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More Perspective: Our Continuing Coverage of Rumors that Could Result in a New Arena filled with NBA basketball and NHL hockey

Why would writers and commenters on an NBA blog spend so much energy and focus on the rumors to bring the NHL to Seattle? The following are my thoughts on Paul Rogers' article Perspective: Our Recent Coverage of the NHL, (50% recycled content from Paul's article)

At its fringes, Sonics Rising is a community that is here to sift through endless rumors and attempt to read the minds of decision makers while awaiting return the Seattle SuperSonics to their home town and to support them like crazy once they get here, and forget as much of this nonsense as possible. We are about NBA basketball, but we currently have none. It hasn't always been this way. It will be different in the future (that's called hope).

It seems that our recent distraction has been on the rumored, potential, possible relocation of the NHL's Phoenix Coyotes to Seattle. This has caused some people (me) to question the universe, as defined by the permeable boundaries of Sonics Rising. Why would a community that is supposedly so dedicated to basketball turn most of its attention to hockey over the course of two weeks, and sometimes feels like years?

It's the arena.

Why are we focusing on this? Why does the NHL matter so much to an NBA Web site? Have we effectively given up on the return of the NBA? Why do the Mariners suck so bad?

Arena, arena, no, ownership.


Don't ever forget what Chris Hansen is trying to accomplish. He is trying to build an arena to house the Sonics without going broke. For that arena to pencil out financially, however, a second anchor tenant sure would help. From the moment Hansen surfaced over a year ago, he targeted an NHL franchise as a second tenant.

Like at least two of you, I've always pretended that the NBA team would arrive first and all of us, including NHL fans in Seattle, were hoping that it would happen right fricken now so we could get that shovel in the ground and have something to cheer for this winter, and a place to bury the metaphorical bodies of our opponents (things happen, just sayin'). Unfortunately, we didn't get the obvious choice.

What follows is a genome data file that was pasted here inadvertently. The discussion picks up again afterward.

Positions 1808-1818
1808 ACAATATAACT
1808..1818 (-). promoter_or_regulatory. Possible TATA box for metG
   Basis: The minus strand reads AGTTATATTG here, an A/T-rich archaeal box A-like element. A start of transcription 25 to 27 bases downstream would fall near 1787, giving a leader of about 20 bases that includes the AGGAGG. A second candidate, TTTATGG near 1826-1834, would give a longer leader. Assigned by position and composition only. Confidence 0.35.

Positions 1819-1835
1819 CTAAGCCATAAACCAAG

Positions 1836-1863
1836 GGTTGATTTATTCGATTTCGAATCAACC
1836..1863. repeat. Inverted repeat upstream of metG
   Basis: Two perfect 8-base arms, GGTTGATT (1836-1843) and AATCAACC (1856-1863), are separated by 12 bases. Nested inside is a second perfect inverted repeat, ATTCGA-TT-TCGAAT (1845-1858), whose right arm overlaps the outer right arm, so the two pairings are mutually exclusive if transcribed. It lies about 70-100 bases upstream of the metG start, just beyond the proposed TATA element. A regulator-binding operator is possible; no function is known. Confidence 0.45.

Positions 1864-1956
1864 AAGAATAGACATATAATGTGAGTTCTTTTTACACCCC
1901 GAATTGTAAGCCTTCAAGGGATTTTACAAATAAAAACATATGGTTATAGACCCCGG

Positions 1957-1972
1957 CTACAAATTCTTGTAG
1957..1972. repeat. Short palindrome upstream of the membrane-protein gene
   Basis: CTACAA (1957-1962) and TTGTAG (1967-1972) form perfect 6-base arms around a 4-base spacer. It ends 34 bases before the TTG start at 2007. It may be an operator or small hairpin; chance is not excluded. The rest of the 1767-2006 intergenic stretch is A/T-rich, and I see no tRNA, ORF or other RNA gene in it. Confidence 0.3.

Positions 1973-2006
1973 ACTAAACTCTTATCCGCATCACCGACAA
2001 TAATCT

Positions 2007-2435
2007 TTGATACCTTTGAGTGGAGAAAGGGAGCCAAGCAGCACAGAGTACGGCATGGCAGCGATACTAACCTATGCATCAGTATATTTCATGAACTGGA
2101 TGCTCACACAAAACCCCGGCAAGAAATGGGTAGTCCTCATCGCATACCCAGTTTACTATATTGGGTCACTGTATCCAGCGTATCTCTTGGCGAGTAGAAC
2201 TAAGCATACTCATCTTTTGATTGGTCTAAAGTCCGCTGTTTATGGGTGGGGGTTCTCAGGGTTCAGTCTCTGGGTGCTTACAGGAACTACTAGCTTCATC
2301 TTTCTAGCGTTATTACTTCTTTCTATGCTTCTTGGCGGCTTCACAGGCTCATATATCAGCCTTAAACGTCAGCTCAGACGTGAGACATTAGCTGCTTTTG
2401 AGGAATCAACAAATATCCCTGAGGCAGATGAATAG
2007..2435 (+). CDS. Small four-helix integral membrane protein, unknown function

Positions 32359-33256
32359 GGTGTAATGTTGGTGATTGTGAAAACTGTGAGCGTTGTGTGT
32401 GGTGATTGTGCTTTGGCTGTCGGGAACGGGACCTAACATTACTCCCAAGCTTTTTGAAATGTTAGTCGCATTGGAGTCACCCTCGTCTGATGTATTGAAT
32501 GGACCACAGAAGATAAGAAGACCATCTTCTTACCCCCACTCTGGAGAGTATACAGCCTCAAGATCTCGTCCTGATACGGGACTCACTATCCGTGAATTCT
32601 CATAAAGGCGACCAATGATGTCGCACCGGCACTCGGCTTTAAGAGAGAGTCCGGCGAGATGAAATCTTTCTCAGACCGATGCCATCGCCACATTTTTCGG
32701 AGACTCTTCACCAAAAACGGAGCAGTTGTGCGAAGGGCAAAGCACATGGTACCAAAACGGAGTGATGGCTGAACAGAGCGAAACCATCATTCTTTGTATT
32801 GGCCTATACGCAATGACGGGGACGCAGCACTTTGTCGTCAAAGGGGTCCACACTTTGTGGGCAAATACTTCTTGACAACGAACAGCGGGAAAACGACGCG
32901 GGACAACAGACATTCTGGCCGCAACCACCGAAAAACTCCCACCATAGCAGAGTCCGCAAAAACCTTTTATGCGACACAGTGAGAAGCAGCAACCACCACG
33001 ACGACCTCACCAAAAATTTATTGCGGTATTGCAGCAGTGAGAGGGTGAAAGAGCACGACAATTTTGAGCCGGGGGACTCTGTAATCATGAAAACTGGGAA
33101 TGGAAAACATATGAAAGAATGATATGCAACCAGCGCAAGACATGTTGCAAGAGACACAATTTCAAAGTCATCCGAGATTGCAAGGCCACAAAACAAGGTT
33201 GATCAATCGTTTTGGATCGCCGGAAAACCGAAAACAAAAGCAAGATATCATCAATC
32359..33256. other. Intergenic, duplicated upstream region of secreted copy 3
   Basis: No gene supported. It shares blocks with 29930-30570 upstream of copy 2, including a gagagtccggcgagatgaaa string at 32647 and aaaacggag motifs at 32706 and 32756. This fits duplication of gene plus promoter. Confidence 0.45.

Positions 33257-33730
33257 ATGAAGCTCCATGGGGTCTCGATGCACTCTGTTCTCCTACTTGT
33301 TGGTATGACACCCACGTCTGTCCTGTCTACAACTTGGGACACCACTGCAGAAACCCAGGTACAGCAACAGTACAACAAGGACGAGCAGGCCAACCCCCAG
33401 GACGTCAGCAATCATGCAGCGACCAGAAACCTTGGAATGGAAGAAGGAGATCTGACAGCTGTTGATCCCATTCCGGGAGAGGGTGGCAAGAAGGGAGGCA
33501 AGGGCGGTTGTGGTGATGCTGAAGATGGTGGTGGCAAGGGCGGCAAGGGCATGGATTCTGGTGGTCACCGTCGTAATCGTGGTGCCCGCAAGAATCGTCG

NHL FIRST? Really?

Well, kind of first, maybe. The idea of getting an NHL team first is a simple one we will do everything we can do as fans to be a more complex one. I don't know what the immediate impact on the SoDo arena would be, other than to send a message letting them know that the NBA screwed up, and the NHL is beating them to the Seattle corporate advertisers. I don't know if the NHL would come without a guarantee, but that might still be better than Glendale.

I don't know what conversations the prospective owners have had with Hansen, but if they didn't clear this with him and they somehow mess up this situation, then they are going to get screwed in court. I don't know what this would mean for the current MOU, maybe nothing, and the NHL becomes more of a complimentary addition to the existing agreement in the short term.

I just don't know that I want to believe that darn near every half-baked rumor could move the ball closer to the goal. Ugh, but I can't resist the rumors. I'm hooked.

Paul Rogers wrote, "if we get a chance to latch on to one of the major tenants in this equation, we MUST do so. It's much easier to keep a team than it is to get one."

True enough, but does every article have to result in a thousand comments fueled by cryptic tweets with armchair detectives reinterpreting ever @ symbol as a linguistic anchor, shackling my sports lovin' feet, dragging me down to the bottom of an ocean of speculation?

Oh, you bet it does. Like a hummingbird to sugar water, I dive right in.


Cheer up everyone, exceedingly wealthy people really are intending to build an arena for basketball and hockey. It's not just us fans anymore.

To the neigh sayers (that's you, Geoff Baker), it may not be the Sacramento Kings and Phoenix Coyotes that come to Seattle, but when they do, the teams will be owned by people that care a lot more about having a quality product than that decade of disappointment called the Mariners.


Nobody really knows what will happen, admit it, recognize it. As often as Brian Robinson says, "Don't ride the roller coaster", and we keep telling each other to take every rumor with a grain of salt, we can't always stop ourselves.



We're all suckers for what might be. It plays on our hopes to maximize a want.

There is no practical solution, so, here are 2 impractical solutions.

The first item is a sphere reminiscent of a basketball.

Himalayan Salt Energy Ball (Link here)

The website says, "Feel the energy of the 250 million year old mineral salt as you enjoy a gentle massage with our crystal energy ball. Can also be used as a salt scrub in the shower - just rub the ball on a wet wash cloth and gently rub your skin with the cloth to exfoliate."

All you have to do is take this ball of salt and print (or etch) a message that retains ones sanity.

It would look like this:


But wait, there's more. . .

What about the hockey fans flocking to Sonics Rising?

The Himalayan Salt Massage Stones-Model 1 (Link here)

The website says, "These round "Model 1" Himalayan Salt Massage Stones are approximately 1 in. thick, and between 2 and 2.5 inches diameter. They are perfect for hot stone massage therapy. Comes one per package, so order in multiples if you desire more than one stone."

Just think, you could be commenting on an article at Sonics Rising while getting a hot stone massage, with sail stones that say, "Don't Ride the Roller Coaster."

It would look something like this:


There you are, short of anything actually happening, the impractical solutions to dwelling on rumors are crystal energy and hot stone massage.